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Prevalence and Knowledge Assessment of HIV and Non-Communicable Disease Risk Factors among Formal Sector Employees in Namibia



The burden of non-communicable diseases (NCDs) is growing in sub-Saharan Africa combined with an already high prevalence of infectious disease, like HIV. Engaging the formal employment sector may present a viable strategy for addressing both HIV and NCDs in people of working age. This study assesses the presence of three of the most significant threats to health in Namibia among employees in the formal sector: elevated blood pressure, elevated blood glucose, and HIV and assesses the knowledge and self-perceived risk of employees for these conditions.


A health and wellness screening survey of employees working in 13 industries in the formal sector of Namibia was conducted including 11,192 participants in the Bophelo! Project in Namibia, from January 2009 to October 2010. The survey combined a medical screening for HIV, blood glucose and blood pressure with an employee-completed survey on knowledge and risk behaviors for those conditions. We estimated the prevalence of the three conditions and compared to self-reported employee knowledge and risk behaviors and possible determinants.


25.8% of participants had elevated blood pressure, 8.3% of participants had an elevated random blood glucose measurement, and 8.9% of participants tested positive for HIV. Most participants were not smokers (80%), reported not drinking alcohol regularly (81.2%), and had regular condom use (66%). Most participants could not correctly identify risk factors for hypertension (57.2%), diabetes (57.3%), or high-risk behaviors for HIV infection (59.5%). In multivariate analysis, having insurance (OR:1.15, 95%CI: 1.03 – 1.28) and a managerial position (OR: 1.29, 95%CI: 1.13 – 1.47) were associated with better odds of knowledge of diabetes.


The prevalence of elevated blood pressure, elevated blood glucose, and HIV among employees of the Namibian formal sector is high, while risk awareness is low. Attention must be paid to improving the knowledge of health-related risk factors as well as providing care to those with chronic conditions in the formal sector through programs such as workplace wellness.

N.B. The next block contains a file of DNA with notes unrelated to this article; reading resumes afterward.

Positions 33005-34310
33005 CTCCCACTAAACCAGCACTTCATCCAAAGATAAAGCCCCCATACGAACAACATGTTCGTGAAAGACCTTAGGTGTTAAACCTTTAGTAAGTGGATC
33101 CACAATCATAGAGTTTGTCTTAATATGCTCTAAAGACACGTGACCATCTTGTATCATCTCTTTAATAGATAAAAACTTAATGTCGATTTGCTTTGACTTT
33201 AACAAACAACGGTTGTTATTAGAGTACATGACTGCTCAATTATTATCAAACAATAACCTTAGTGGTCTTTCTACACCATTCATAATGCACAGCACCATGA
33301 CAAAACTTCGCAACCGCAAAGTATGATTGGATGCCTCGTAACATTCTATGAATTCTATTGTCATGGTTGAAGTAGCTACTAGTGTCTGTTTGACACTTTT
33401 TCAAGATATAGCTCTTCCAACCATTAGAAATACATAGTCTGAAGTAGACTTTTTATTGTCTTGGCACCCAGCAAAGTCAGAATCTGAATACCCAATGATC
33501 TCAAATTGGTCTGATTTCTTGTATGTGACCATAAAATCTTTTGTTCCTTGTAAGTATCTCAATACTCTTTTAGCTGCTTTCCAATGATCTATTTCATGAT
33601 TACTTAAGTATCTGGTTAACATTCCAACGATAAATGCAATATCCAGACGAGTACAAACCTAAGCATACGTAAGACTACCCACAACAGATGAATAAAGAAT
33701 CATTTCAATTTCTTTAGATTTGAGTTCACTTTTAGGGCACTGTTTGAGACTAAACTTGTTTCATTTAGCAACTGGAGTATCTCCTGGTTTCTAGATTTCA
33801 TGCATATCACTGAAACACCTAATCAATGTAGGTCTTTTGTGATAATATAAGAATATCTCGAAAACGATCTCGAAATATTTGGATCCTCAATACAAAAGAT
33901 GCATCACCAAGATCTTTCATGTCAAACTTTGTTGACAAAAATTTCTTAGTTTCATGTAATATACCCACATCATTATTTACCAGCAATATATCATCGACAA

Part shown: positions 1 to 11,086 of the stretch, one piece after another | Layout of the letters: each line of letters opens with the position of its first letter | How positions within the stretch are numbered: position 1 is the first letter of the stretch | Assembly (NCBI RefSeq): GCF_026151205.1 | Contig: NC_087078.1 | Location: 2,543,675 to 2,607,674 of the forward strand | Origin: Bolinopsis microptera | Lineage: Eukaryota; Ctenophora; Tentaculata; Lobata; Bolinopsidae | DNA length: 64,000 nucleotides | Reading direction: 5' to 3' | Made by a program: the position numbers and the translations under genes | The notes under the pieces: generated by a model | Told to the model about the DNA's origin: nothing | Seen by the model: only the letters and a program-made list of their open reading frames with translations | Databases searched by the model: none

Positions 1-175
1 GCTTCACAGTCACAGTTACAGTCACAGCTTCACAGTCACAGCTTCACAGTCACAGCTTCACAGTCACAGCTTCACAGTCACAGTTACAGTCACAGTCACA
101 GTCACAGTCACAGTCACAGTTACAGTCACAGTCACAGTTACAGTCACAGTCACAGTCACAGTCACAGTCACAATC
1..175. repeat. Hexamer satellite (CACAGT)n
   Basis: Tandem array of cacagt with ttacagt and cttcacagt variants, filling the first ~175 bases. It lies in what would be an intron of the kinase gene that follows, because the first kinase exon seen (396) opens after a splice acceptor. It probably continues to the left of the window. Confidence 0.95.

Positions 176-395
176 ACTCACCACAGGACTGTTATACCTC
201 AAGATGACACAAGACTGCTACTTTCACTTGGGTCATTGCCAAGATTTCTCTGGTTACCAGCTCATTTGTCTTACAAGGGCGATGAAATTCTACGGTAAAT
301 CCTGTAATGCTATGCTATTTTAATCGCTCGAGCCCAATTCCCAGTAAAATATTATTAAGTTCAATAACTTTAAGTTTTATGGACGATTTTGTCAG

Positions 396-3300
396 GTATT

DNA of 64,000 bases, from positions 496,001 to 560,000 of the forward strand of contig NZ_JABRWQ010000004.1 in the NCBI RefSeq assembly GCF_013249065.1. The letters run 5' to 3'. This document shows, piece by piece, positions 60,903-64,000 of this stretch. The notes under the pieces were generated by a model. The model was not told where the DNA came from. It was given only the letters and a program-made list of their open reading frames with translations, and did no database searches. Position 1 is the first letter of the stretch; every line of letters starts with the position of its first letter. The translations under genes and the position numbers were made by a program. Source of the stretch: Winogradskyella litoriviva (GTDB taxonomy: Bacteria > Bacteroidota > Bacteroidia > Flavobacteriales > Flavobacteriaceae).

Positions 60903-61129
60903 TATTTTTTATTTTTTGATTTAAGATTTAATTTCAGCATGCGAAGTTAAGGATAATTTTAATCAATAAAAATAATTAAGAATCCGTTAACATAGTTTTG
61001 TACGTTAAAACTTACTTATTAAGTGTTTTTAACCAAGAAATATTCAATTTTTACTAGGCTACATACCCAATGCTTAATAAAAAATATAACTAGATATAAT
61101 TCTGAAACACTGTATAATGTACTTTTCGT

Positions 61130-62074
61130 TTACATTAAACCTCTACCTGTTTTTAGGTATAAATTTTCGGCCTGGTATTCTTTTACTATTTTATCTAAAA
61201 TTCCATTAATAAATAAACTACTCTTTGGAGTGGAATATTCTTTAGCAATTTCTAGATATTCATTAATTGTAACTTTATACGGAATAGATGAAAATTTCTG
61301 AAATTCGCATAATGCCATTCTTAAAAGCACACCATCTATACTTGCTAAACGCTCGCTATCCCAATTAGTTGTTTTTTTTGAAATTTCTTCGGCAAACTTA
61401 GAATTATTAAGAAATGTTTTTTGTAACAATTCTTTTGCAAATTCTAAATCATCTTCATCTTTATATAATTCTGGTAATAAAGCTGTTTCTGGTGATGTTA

The burden of non-communicable disease (NCDs) is growing in sub-Saharan Africa[1,2] and Namibia in particular is heavily affected[1]. The World Health Organization indicates that Namibia has the 2nd highest rate of deaths attributable to cardiovascular disease and diabetes in the African region and is in the top 20 globally. The country also has the 4th highest mortality attributable to NCDs in the African region, a prevalence of 9.2% of raised blood glucose, and the 8th highest prevalence of high blood pressure in the world (49.1%)[1]. This growing problem is coupled with the already high burden of infectious diseases like HIV and tuberculosis. The prevalence of HIV in Namibia among people aged 15–49 is estimated at 13.1% or 160,000 people aged 15 and over[3].

For employers, maintaining the health of employees translates to reduced costs[46]. Studies have shown that poor health among employees leads to decreases in productivity and increased absenteeism[710]. Health promotion programs and the adoption of employer-paid or contributed health insurance can lead to decreased absenteeism and reduced costs for employers[4,1114].

Three conditions which have emerged as serious contributors to the health burden of Namibia (hypertension, diabetes, and HIV) have all been shown to be preventable through education on risk factors, lifestyle changes and behavior modification programs, and regular screening and education[1521]. As a contribution to this, the formal sector employment in Namibia represents an opportunity to provide education and screening through company wellness programs, which can in turn reduce costs and improve the health of employees and complement public sector efforts in these areas.

The purpose of this analysis was to conduct a secondary analysis of a large dataset derived from a workplace wellness survey to estimate the prevalence of three conditions in the study population: elevated blood pressure, elevated blood glucose, and HIV. In addition, this study puts the biomedical findings in the context of the knowledge and self-perceived risk of employees for these conditions and their related risk behaviors and determinants in order to identify areas for improvement in education and screening.


The study is based on a secondary analysis of data obtained from a health and wellness screening survey conducted of 11,192 participants in the Bophelo! Project in Namibia, from January 2009 to October 2010. The survey is the largest ever performed in the formal sector in Namibia and reached employees in 13 industries, including self-reported data as well as a biomedical assessment. Information was collected per sector of each company as well as whether the company had an HIV prevention and education workplace program in place including services such as regular information sessions and free voluntary screening. Participation in the screening and survey was entirely voluntary and strictly confidential. To protect confidentiality, no identifiers were stored with the information gathered and participants gave written informed consent before inclusion.